740.00111 A.R./119: Telegram

The Secretary of State to the Ambassador in Venezuela ( Corrigan )

79. Personal for the Ambassador from the Under Secretary. Your 95, September 9, 1 p.m. Please see the Minister for Foreign Affairs as soon as possible and tell him that while I am most happy to know that Venezuela will participate in the Panama meeting and that we may thereby have the invaluable benefit of the assistance and cooperation of the Government of Venezuela in the deliberations of the meeting, I am somewhat concerned as to the reasons for the feeling expressed to you by the Minister that he is “unconvinced of the need of holding a conference at this time.” It has seemed to this Government that the outbreak of any general European war clearly constitutes a potential menace to the peace of this continent and it was for that [Page 24] reason that this Government strongly supported the idea of an early consultation as provided for in the Convention and Declaration of Buenos Aires and in the Declaration of Lima. Prior to the declaration of war, several governments had approached the Government of the United States indicating their belief that consultation should take place as provided for in the Convention of Buenos Aires, and others publicly announced their belief in the same sense. Immediately after the declaration of war, this Government informed the governments referred to that it was ready to join in a request for consultation and suggested that the Government of Panama be the intermediary in this case.

If there had been more time available, this Government would have immediately undertaken an exchange of views with the Government of Venezuela, but in view of the urgency of the situation and in view of the most helpful and cooperative attitude always shown by the Government of Venezuela in all questions affecting the welfare of the continent and particularly in view of the position taken by the Government of Venezuela in both the Buenos Aires and the Lima Conferences, this Government assumed that the Government of Venezuela would coincide in its own belief that consultation at the earliest possible date would be desirable.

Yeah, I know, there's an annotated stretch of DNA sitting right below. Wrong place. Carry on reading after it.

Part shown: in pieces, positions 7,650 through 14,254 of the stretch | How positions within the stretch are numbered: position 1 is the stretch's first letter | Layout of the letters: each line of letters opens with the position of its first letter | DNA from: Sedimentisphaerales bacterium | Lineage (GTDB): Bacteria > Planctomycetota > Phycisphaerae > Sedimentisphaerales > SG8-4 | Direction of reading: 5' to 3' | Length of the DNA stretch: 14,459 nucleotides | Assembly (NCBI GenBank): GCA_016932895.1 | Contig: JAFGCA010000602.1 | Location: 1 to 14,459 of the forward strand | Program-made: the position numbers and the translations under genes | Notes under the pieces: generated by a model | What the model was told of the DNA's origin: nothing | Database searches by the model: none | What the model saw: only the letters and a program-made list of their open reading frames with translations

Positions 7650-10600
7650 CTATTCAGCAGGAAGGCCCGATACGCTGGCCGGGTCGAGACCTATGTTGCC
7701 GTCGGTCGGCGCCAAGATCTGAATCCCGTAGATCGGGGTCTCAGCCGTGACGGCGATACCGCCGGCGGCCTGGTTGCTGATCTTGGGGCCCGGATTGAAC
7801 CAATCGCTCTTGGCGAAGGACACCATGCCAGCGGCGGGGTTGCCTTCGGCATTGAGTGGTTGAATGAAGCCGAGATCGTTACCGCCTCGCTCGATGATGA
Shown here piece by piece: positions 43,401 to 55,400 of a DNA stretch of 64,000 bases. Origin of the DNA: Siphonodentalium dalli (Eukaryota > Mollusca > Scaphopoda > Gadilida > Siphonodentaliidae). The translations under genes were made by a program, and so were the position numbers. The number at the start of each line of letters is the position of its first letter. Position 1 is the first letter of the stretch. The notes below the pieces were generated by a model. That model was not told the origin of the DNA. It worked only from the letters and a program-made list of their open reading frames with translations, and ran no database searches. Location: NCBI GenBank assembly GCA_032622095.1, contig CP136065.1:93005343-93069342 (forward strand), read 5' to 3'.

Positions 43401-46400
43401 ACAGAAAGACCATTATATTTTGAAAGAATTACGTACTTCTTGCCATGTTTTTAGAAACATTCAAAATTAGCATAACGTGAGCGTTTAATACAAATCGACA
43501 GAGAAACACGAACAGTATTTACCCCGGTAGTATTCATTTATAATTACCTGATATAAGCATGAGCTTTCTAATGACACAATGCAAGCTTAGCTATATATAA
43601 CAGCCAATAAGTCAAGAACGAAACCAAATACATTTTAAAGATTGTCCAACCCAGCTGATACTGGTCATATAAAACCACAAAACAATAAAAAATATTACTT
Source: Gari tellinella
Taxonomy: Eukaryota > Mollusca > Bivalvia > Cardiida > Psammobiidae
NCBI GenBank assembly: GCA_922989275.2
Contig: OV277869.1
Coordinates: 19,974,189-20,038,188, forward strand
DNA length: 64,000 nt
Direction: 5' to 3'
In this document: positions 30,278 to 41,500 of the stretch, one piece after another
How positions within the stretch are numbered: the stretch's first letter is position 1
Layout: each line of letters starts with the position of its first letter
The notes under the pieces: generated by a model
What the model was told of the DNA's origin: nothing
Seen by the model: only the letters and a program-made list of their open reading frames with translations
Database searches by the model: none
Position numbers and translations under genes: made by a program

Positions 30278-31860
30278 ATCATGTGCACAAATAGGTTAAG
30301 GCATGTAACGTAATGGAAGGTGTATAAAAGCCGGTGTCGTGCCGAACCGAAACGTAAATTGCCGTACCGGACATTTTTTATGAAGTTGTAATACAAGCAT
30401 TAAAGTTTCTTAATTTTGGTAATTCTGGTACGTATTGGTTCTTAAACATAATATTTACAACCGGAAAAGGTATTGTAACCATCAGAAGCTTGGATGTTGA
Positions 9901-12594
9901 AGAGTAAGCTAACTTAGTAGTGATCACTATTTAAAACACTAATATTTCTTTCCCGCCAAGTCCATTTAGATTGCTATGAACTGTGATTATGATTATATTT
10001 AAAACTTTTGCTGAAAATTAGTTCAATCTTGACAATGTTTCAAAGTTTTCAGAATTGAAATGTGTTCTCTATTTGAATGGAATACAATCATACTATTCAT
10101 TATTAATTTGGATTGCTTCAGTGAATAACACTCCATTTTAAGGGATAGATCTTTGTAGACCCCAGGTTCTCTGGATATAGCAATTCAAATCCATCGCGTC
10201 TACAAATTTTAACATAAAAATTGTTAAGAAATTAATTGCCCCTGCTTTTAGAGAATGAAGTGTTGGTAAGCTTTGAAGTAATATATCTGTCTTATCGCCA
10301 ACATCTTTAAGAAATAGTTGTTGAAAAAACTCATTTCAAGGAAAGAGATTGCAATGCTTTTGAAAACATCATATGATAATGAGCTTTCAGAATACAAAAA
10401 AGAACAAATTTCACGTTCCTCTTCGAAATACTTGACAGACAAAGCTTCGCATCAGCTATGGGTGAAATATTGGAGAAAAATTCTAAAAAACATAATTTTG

Please say to the Minister that I personally had hoped that I might have the privilege of working with him at the Panama meeting and that I still hope there may be some chance that he may find it possible to attend in representation of his Government. You may add that there is no statesman on the continent whose presence at Panama would, in my judgment, be more conducive to an outcome of the meeting which would prove in the highest interest of all the American Republics. [Welles.]